Álvaro Corral, assistant professor of political science at The College of Wooster, coauthored the recently published “‘All Enemies, Foreign and Domestic’: The Presence of Anti-Latinx Political Rhetoric and Latinxs as Third World Threats in Secondary U.S. Citizenship Curriculum,” a study that analyzes anti-Latinx ideas in high school social studies standards and curriculum nationwide. The article was published in Teachers College Record, a top journal in education, with two coauthors, Christopher L. Busey and Erika Davis.
To complete their research, the three authors collected data on high school civics and social studies standards and curriculum across the country and closely analyzed the way that Latin America and Latinx people, a gender-neutral term that refers to people of Latin American origin or descent, were characterized. “Across the standards, Latin America is often positioned as a backwards region politically that is rife with violence, political instability, political violence, corruption, and drugs,” Corral said. The authors argue that the presence of these harmful stereotypes in curriculum contribute to anti-Latinx immigration political beliefs in the United States. “A major thrust of the article is to say the way that we talk about Latin America shows itself in anti-Latinx immigration positions,” Corral said.
In Corral’s research and teaching, he emphasizes the racial diversity of people who identify as Latinx, another element that he found was missing from the high school curriculum he analyzed. “My work in political science highlights these lines of the internal diversity of this group that are absent in the curricular standards,” he said. “Latinos are homogenized into this one monolithic, essentialized group,” something the article strives to point out and push against, since Latinx people come from a wide variety of backgrounds and countries.
Corral, Busey, and Davis began their research in the middle of Donald Trump’s presidency, and were interested in investigating how social studies curriculum contributed to the significant acceptance of Trump’s anti-Latinx rhetoric. Corral emphasized that while Trump is no longer in office, anti-Latinx sentiment is still present across the country and in curriculum, and was even before his presidency. “The work of trying to amend curricular standards across the country in a way that doesn’t reproduce harmful stereotypes is ongoing work that predated Trump and that we need to continue to do,” he said.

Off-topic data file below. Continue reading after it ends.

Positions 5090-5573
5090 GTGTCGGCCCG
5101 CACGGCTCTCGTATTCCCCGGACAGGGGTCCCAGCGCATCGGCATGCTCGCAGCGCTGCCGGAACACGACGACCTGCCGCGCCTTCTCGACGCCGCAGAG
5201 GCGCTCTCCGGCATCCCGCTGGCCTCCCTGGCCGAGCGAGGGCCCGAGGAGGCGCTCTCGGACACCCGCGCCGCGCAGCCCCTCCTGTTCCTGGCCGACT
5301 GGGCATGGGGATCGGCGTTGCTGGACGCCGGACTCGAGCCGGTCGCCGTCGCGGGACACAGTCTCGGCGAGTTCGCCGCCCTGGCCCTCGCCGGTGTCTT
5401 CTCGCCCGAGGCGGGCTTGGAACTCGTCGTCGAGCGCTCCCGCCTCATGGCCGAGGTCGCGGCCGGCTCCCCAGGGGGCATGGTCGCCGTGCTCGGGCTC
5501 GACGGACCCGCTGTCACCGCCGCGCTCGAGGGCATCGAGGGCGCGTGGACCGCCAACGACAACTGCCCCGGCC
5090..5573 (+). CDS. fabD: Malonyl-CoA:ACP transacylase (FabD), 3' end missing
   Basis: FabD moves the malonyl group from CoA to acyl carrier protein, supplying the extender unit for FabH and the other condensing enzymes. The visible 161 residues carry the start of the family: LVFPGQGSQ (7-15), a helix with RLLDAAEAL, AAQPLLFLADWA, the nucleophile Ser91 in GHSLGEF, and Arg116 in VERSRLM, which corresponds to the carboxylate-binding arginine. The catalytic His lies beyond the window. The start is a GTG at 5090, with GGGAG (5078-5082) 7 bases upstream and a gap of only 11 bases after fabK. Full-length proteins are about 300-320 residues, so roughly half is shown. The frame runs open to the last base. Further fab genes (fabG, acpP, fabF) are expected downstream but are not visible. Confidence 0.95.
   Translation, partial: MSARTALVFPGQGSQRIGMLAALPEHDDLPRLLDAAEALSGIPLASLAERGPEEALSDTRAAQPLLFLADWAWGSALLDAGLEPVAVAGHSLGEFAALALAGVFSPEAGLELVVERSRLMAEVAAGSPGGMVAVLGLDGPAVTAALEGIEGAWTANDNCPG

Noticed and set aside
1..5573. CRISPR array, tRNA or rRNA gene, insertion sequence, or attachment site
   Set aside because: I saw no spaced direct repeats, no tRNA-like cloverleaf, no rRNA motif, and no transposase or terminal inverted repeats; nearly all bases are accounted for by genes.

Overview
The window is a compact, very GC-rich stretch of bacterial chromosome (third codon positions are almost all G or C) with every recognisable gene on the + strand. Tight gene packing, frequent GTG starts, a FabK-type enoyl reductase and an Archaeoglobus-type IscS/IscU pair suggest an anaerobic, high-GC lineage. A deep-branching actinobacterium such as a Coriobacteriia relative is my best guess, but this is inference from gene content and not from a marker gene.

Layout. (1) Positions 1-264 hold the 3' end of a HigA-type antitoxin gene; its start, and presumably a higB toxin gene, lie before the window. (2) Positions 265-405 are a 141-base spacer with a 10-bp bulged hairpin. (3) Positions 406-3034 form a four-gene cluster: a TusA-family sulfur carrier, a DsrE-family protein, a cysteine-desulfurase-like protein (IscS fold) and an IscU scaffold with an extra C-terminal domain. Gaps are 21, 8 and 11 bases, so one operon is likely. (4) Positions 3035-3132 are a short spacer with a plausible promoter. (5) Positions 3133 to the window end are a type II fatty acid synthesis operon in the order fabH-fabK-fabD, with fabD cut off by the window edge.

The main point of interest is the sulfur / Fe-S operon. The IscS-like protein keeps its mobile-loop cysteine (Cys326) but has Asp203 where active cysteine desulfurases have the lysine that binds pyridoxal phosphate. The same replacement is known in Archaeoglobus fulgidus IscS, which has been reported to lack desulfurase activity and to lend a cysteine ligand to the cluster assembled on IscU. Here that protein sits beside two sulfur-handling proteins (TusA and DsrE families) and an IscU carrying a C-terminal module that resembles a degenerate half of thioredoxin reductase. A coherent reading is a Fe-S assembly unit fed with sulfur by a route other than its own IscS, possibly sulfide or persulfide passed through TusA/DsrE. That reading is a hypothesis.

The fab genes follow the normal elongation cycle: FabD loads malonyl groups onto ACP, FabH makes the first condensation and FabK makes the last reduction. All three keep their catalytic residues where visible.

“‘All Enemies, Foreign and Domestic’” builds upon critical Latino studies in education as well as existing research of curriculum in individual states, but the publication is the first study that looks at the curricular standards in all 50 states and Washington, D.C. Corral hopes that this publication will both contribute to academic research and encourage change in curricular standards. “I think good research does both; it has an audience in academia and then hopefully helps practitioners take stock of where things are and what needs to be done,” he said. “Another part of the piece is to have people hopefully notice that history is socially constructed by the winners and those in power, so we need to bring a critical lens about power and oppression to everything about curricular standards. We need to think about how we dismantle some of these ideas and reorient our goals for students so that we can arrive somewhere else.”